Asparagus is sold in bundles and looks like stout stems with pointed, feathery tips. While the Romans and Greeks of the ancient era ate it raw, modern-day chefs are adding cooked, roasted or blanched asparagus to their salads and soup recipes.
The mildly flavoured shoot comes in two forms - white and green. The white asparagus grows under the soil, while the green one grows above. The green one is what is commonly used, mainly because of its crisp texture and mildly sweet flavour. If you're new to this exotic vegetable, allow chef Gautam Mehrishi to guide on how to buy, cut, and cook asparagus.
Fresh, evenly tinted asparagus is what you must look for. Its tip must be firm, with no signs of fading. The colour of the tip will vary depending on the variety. If you like a stronger flavour and meaty texture pick the asparagus with a thicker diameter, but if you're a fan of mild flavours, go for a thinner one. Chef Gautam Mehrishi suggests an easy way to check the freshness of asparagus at home. Bend the asparagus from the middle or bottom. If it snaps, it is fresh.
Must try: Egg and asparagus salad
Asparagus tastes best when fresh, on the same day it is bought. Storing it leads to reduced flavour and development of an unpleasant smell. However, if you must, trim the bottoms of the asparagus and place them in a glass of water. Change the water twice a day to avoid any bacterial infestation. Alternatively, you can also cover the ends with a damp towel. Always cover them in a plastic sheet or bag.
Wash the asparagus with clean cold water. With the help of a peeler, peel off the entire excessive spiky outgrowth that you see on the surface of the asparagus. The stalk should appear smooth and bright green. Bend the asparagus and let it snap. Discard the tough woody bottom part as it may not cook well.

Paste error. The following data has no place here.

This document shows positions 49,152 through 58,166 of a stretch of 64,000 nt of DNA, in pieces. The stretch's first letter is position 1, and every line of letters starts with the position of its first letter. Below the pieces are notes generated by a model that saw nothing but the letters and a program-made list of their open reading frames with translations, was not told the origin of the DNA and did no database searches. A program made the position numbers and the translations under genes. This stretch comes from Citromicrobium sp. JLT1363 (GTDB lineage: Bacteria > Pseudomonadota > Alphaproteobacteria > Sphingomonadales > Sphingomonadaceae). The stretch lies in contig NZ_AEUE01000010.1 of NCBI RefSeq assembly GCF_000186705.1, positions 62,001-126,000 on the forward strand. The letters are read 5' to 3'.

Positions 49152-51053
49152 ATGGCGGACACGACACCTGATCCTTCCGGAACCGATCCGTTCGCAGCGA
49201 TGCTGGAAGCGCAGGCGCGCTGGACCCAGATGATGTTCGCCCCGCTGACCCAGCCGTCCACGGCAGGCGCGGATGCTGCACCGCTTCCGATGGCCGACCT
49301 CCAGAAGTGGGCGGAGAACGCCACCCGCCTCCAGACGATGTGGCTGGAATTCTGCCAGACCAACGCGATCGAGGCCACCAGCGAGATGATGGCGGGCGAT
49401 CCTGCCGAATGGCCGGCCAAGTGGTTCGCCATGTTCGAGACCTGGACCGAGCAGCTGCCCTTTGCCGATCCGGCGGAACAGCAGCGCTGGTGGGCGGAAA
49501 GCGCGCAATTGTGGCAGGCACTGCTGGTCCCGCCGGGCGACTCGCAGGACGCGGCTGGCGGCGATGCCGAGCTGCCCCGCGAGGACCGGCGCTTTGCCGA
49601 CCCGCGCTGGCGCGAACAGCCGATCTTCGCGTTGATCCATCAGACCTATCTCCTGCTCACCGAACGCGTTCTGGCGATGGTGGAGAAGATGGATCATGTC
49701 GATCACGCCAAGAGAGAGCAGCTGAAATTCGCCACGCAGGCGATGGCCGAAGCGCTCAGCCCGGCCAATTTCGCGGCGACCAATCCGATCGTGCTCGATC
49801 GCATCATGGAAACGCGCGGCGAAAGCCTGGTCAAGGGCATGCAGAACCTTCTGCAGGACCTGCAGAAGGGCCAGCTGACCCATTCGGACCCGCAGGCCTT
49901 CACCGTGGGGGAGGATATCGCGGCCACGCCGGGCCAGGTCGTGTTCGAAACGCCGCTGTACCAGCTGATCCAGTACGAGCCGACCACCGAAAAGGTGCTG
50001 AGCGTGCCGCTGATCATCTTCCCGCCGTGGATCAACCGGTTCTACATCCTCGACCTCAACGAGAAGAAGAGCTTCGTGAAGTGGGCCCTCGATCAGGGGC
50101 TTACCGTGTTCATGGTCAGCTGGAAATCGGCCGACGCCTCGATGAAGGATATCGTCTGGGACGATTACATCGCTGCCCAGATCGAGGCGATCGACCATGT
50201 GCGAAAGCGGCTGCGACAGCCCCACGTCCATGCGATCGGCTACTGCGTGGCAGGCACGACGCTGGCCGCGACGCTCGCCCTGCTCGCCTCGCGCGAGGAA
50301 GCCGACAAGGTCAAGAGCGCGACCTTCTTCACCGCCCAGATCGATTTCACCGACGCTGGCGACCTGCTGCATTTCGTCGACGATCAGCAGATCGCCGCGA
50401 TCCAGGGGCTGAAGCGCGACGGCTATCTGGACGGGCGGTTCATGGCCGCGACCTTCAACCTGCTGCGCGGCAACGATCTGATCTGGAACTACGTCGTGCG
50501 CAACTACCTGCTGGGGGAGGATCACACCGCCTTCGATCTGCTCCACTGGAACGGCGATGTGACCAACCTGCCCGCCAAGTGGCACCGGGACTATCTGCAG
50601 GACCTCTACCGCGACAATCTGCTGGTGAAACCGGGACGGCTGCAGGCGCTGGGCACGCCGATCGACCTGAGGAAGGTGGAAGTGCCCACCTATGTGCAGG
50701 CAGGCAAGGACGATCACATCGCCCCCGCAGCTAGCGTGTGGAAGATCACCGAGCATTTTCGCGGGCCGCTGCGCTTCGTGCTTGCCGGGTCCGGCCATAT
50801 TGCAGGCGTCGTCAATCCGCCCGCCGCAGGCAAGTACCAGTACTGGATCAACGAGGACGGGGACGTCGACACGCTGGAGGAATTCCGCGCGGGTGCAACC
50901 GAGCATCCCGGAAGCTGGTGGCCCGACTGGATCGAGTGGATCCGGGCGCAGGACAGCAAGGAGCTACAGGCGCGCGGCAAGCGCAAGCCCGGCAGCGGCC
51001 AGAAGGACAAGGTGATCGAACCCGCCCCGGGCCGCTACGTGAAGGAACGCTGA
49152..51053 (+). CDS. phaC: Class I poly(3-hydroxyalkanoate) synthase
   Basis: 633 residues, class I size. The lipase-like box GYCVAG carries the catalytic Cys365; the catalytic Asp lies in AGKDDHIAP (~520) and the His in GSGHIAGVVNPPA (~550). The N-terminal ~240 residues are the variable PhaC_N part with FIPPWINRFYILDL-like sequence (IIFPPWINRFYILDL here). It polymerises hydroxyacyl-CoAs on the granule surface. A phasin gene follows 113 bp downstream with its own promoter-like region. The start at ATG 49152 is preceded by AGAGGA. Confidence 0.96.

Must Try: Strawberry asparagus salad with coconut oil by Chef Shipra Khanna
“Asparagus is blanched in the same way as French beans but takes lesser time. Blanching is one of the best ways of cooking asparagus”, says chef Mehrishi. This is particularly true in the case of fresh asparagus. Check out a few ideas to cook asparagus:
Roast: If you want your asparagus to be crunchy, roasting it in the oven is a good option. Pat dry a bunch of asparagus and spread them on a plate. Drizzle some olive oil over the stalks and sprinkle salt and crushed black pepper. To add a zing, squeeze lemon over them. Bake for 15-25 minutes and they're ready to eat.
Grill: For a tender and smoky bite, prepare the asparagus in a similar way as for roasting but instead of putting it in the oven - grill it. The asparagus will get done in 2-3 minutes.
Blanch: Fill two large bowls with water. Add a few ice cubes to one bowl and keep the other one for boiling. Once the water comes to boil, add the asparagus and let it cook for 2-3 minutes. Use a pair of tongs to transfer the asparagus immediately into the ice-cold water. This prevents the asparagus from cooking further and preserves the bright green colour. You can use these in salads and soups.
Steam: Now, here's a healthier alternative. This way you avoid losing out any nutrients. For additional flavour, add a few mint leaves with the stalks.
Saute: Drizzle olive oil in a pan and add the asparagus stalks. Season it with your favourite condiments. It is a must quicker way of cooking. For an added flavour, sauté it with some garlic paste.
How to use asparagus?
Chef Mehrishi recommends adding cooked asparagus to salads, pasta, sandwiches, sautéed vegetables, soups and pulaos.
Asparagus contains more than 90% water and is a good source of micro-nutrients like zinc and magnesium. It is low in sodium and calories. It has good fibre content, beta carotene and vitamins E, C and K. Asparagus also contains a good amount of calcium and B vitamins like thiamine and riboflavin. It acts as a diuretic and gets rid of all the toxins from the bloodstream.